Background: Surgical anesthesia for reconstructive ankle surgery requires sensory and motor block of all the terminal nerve distributions of the sciatic nerve. In this prospective observational study, we investigated the value of sensory and motor testing of the foot, after local anesthetic injection, for predicting complete sciatic nerve blockade and the duration of testing required for identifying incomplete anesthesia. Methods: Sciatic nerve blocks (n = 180) using the infragluteal-parabiceps approach were performed in patients undergoing reconstructive ankle surgery. Levobupivacaine 0.625% with epinephrine 1: 300,000 (0.4 mL/kg) was injected after obtaining an elicited motor response at <0.4 mA of plantar flexion or inversion. Pinprick sensory assessments were performed at intervals by an observer unaware of the elicited motor response in the distal cutaneous distributions of the superficial peroneal nerve, deep peroneal nerve, posterior tibial nerve, and sural nerve. Motor block was assessed using foot (plantar flexion and dorsiflexion) movement and toe movement. A complete block was defined as sensory and motor loss in all distributions of the sciatic nerve within 25 minutes of local anesthetic injection. The optimal sensitivity and specificity of various cutoff times of sensory and motor testing were determined by receiver operating characteristic analysis. The area under the curves was compared for equivalence using nonparametric methods. The cutoff times were determined as the point of intersection of the lines of sensitivity and specificity. Results: The elicited evoked motor response before sciatic nerve block was plantar flexion in 87 patients and inversion in 93. Eighty-eight of 93 patients (94.6%) who had an elicited motor response of inversion and 49 of 87 (55.7%) who had an elicited motor response of plantar flexion achieved complete sciatic nerve block at 25 minutes. Area under the curves were not different among testing paradigms. Receiver operating characteristic analysis identified optimal testing times of 4 minutes for the sural and 6 minutes for the posterior tibial nerve with an elicited motor response of inversion and 6 minutes with an elicited motor response of plantar flexion. No subject with an incomplete block achieved sural anesthesia by 10 minutes. Conclusion: Sural anesthesia assessed at the lateral heel and the lateral aspect of the foot and the fifth toe identified within 4 to 6 minutes demonstrated a similar posttest predictive value as anesthesia in the distributions of the posterior tibial and peroneal nerves or motor movement of the foot at later intervals. In addition, failure to achieve sural anesthesia within 10 minutes was predictive of block failure.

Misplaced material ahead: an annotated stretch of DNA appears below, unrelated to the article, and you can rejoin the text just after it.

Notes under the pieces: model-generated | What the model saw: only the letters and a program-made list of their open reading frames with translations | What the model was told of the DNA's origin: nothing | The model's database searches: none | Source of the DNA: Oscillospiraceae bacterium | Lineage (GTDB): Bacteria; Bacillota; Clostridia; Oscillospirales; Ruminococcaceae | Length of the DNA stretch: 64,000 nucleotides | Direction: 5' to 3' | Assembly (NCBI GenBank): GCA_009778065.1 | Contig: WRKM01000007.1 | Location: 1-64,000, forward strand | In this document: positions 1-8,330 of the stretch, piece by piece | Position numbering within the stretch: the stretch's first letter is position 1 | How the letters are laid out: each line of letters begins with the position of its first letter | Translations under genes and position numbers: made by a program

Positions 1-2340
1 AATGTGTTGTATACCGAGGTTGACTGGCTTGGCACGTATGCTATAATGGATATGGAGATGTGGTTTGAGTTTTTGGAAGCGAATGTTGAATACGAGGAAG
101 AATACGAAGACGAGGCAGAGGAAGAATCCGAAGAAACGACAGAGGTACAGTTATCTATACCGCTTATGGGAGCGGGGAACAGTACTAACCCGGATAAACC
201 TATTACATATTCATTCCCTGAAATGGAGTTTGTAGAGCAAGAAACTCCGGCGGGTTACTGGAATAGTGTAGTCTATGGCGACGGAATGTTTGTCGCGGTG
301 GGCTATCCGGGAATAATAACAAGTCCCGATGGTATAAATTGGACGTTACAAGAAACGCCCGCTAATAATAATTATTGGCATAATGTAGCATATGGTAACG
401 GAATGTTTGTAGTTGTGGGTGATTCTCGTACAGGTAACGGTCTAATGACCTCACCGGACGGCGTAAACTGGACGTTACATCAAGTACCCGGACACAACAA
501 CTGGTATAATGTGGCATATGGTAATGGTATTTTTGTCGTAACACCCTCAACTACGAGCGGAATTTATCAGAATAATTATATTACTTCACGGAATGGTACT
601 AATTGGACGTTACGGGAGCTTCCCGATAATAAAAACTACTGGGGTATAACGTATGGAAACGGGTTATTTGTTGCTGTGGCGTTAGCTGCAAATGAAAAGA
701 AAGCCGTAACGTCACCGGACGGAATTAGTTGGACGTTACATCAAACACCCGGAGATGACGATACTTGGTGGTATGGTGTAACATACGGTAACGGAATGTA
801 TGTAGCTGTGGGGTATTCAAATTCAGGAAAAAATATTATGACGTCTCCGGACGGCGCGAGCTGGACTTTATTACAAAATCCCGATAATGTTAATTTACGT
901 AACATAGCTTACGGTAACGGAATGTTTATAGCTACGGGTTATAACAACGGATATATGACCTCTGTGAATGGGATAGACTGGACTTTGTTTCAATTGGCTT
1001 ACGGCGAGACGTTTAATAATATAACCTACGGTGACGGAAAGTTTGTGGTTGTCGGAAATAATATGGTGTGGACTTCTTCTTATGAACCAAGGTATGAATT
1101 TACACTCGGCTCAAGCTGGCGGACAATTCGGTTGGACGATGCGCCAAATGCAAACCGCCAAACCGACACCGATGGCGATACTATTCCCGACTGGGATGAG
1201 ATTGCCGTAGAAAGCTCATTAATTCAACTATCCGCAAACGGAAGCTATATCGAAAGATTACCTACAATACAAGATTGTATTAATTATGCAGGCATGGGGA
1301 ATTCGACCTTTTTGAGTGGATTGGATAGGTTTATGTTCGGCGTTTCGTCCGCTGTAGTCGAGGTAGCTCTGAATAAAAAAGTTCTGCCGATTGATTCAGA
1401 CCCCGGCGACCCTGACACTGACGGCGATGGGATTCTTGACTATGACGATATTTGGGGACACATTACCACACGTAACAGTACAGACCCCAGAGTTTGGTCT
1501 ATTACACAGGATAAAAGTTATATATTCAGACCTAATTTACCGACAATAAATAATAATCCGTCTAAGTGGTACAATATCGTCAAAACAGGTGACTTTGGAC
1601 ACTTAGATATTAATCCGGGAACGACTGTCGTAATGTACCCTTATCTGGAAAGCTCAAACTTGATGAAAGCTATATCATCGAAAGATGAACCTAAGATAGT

ASJC Scopus subject areas
- Anesthesiology and Pain Medicine